I've found the recipes to Sunday Suppers to be much more work without as much direction. Although, I do love that cookbook too.

                                                  The bottom line is that I've found most of her recipes to have a lot of seasoning, inactive labor time. And, the labor part, her directions are so clear that putting together the dish doesn't seem to be too onerous or labor intensive. Zuni has a lot of comfort food done extremely well through technique and ingredients.

                                                  1. re: beetlebug

                                                    That sounds like something I'd like quite a bit -- I think I'll peek take a peek at Zuni at the library. Thanks, beetlebug, for the explanation - that clarifies a lot for me!

                                                    1. re: foxy fairy

                                                      I made the mock porchetta from Zuni recently, and like beetlebug said, the directions were really detailed which gave me a lot of confidence in trying something completely new for me. So, while it's not a quick cook type of book, it seems more dense with information than actual "work."

                                                      1. re: WCchopper

                                                        How much prep time (average) for the dishes you've tried??

                                                        1. re: foxy fairy

                                                          There are a lot of recipes in Zuni that are all about exciting combinations and have practically no prep time at all. Fried Eggs in Bread Crumbs; Mixed Lettuces with Roasted Cherries, Hazelnuts, & Warrm Saint-Marcellin; ir-Dried Beef & Fuyu Persimmons with Extra-Virgin Olive Oil & Balsamic Vinegar. Don't be put off thinking every recipe is time intsensive. Some are; many, many aren't.

                                                        2. re: WCchopper

                                                          I made that mock porchetta, too and agree completely about the instructions. The finished product was quite delicious. I had the same reaction as some others here about the Zuni Cookbook at first. It looked like overly complicated recipes and more of a beautiful display-type book rather than one I'd use. WRONG! After it was cookbook of the month a while ago, I was completely won over. Ended up making lots of stuff.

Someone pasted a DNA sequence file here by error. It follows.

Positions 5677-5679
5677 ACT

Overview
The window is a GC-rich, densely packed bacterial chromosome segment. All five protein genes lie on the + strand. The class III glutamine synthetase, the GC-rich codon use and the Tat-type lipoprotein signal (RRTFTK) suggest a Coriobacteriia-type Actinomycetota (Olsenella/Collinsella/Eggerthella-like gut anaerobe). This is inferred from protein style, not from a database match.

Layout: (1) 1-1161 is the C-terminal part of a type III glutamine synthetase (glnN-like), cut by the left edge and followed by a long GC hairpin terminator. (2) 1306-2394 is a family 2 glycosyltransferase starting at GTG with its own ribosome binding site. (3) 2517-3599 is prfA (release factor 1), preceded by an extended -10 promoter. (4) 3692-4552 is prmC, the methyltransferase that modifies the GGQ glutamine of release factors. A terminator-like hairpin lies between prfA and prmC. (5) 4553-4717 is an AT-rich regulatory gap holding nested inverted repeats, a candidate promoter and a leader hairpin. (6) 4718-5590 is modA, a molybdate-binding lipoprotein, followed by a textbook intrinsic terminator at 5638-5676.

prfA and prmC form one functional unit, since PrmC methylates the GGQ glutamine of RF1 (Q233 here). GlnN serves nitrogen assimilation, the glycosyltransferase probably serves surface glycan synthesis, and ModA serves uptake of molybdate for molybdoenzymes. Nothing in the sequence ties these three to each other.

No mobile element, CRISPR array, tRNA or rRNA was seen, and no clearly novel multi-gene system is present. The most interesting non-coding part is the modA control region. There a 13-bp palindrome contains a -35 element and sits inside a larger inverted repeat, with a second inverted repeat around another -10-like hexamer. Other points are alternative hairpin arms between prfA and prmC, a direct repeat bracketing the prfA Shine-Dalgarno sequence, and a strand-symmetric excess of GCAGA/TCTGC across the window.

2. re: beetlebug

                                                        REALLY good pont about Zuni v Sunday Suppers, beetlebug.
                                                        Much of the stuff in Zuni is actually quite astonishingly simple, and brilliantly good.
                                                        Kale soup 4 ways, I'm lookin at you!
                                                        Sunday Suppers makes me want to eat at her restaurants instead of do it myself, where Zuni has the opposite effect.

                                                  2. I've heard about this one "Artisan Bread in Five Minutes a Day: The Discovery That Revolutionizes Home Baking", but I've yet to see it on the shelf anywhere so I can have a good look at it. Has anyone else had a close look at this one (it's brand new.)



                                                    1. For those who have the new Alice Waters cookbook on the list, has anyone had positive experiences cooking from it? Because I've heard pretty negative reviews from friends of mine who have used it.

                                                      Sunday Suppers at Lucques is on my wish list, I hope Santa sees it this year!

                                                      1. What's the take on Spice: Flavors of the Eastern Mediterranean by Ana Sortun (Regan Books, c. 2006)? I checked Spice out of the library this past week for perusal, and I think I'll make the hot buttered hummus this week. I'm going to get the basturma today :). Any book that sends me to the Lebanese market is already a winner!